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‘Disruption’ Will Be Painful (Part II)

Health care in Iowa 2013 and beyondIn last week’s blog, Seeking Truth in Health Care (Part I), I shared four observations regarding health insurance for Iowa employers. This blog continues the discussion about how this may impact the health care provider community in Iowa.

As reported annually from the Iowa Employer Benefits Study©, health insurance premiums continue to skyrocket, which erodes take-home pay for employees, especially those who fall below the 400% Federal Poverty Level. In addition, employers continually purchase higher cost-sharing health plans that require employees to assume more out-of-pocket expenses. All of this means that health care providers – hospitals and physicians alike – will continue to see inflated receivables from individuals in the private payer sector. Not only is this unsustainable for the employment market, it will create greater financial tension for health providers when attempting to collect the cost-sharing portions from employees.

The wellness culture is taking root, as the emphasis in the employment community is all about healthy and productive employees. This new transformation in wellness can be seen not only with employers, but also in communities and statewide, as witnessed by the Healthiest State Initiative and the Blue Zones® Project. Many smaller Iowa employers have yet to embrace wellness initiatives, but appear to be willing to do so – as they are looking for both assistance and direction to make this process easy to implement and maintain. With this, opportunities to partner with employers exist for health care providers. Developing sustainable business models will be paramount for such opportunities to flourish in the new health world.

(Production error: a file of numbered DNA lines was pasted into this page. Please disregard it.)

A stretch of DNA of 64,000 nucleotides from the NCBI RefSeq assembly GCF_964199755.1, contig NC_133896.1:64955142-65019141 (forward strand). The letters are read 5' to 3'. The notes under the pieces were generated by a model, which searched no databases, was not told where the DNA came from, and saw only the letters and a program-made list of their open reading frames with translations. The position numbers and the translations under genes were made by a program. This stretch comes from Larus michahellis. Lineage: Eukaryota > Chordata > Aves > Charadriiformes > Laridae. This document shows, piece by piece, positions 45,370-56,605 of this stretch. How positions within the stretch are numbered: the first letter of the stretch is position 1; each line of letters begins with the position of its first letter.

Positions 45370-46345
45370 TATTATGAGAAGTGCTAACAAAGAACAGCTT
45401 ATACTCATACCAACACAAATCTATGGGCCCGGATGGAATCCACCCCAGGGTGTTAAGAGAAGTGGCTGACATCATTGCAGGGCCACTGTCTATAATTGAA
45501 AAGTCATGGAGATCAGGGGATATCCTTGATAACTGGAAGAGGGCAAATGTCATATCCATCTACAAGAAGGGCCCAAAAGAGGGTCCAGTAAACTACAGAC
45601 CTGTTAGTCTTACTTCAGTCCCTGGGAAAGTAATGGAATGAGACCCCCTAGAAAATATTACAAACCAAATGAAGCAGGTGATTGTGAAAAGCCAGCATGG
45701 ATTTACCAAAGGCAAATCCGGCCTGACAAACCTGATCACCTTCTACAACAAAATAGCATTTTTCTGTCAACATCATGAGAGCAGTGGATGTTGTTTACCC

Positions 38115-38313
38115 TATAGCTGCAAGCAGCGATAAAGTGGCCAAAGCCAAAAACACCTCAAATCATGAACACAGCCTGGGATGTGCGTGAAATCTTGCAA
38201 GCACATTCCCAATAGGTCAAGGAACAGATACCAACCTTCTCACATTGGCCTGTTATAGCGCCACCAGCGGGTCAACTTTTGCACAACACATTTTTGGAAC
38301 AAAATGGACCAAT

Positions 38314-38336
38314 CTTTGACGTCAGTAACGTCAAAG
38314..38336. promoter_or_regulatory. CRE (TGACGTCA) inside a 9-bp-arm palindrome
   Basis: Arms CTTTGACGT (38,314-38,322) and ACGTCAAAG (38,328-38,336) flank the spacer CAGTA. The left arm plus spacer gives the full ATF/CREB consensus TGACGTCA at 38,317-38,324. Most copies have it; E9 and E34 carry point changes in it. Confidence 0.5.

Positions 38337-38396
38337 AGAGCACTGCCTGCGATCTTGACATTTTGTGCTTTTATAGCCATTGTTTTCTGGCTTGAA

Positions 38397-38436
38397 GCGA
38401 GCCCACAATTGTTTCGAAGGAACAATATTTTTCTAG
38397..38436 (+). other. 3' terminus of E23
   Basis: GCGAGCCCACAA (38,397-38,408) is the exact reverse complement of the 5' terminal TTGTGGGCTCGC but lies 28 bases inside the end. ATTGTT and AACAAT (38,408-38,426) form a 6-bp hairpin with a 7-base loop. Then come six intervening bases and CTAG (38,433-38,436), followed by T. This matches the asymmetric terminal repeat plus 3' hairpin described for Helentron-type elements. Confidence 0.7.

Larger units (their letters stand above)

Another implication that will likely impact health providers is the concept of ‘defined contribution’ (DC.) As health premiums increase, employers will look for obvious ways to limit the ‘distraction’ of offering their own health plan(s). One possible and likely approach is to provide employees with a flat subsidy (that might be tied to the Consumer Price Index) to purchase their own coverage through a private exchange.

It is my understanding that an employer offering access to a private exchange (and providing “adequate” subsidies) would be similar to offering health coverage and therefore not be subject to the $2,000-per-worker penalty under the Patient Protection and Affordable Care Act (PPACA) for employers with over 50 employees. The DC approach may intensify improved efficiencies, price concessions, access and convenience – as employees would become more astute to the true cost of insurance…and demand more information from health care providers. As a result, health providers will need to transform themselves to be more efficient due to increased pressure to be transparent both in cost and outcomes.

Finally, most Iowa employers believe that health reform will NOT solve the cost issue. Greater complexities in the insurance market will only serve to frustrate employers who look for new directions on how to manage the cost and uncertainties. A ‘Provider Renaissance’ is sorely needed to deliver higher quality care at lower costs. Without a doubt, disruption in health care will be painful for all.

There you have it. The above implications are my best guess – at least for now!

Next week’s blog will address the potential “Winners” in the future – and what it may eventually mean for the employer community.

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Unsustainable Pot of Water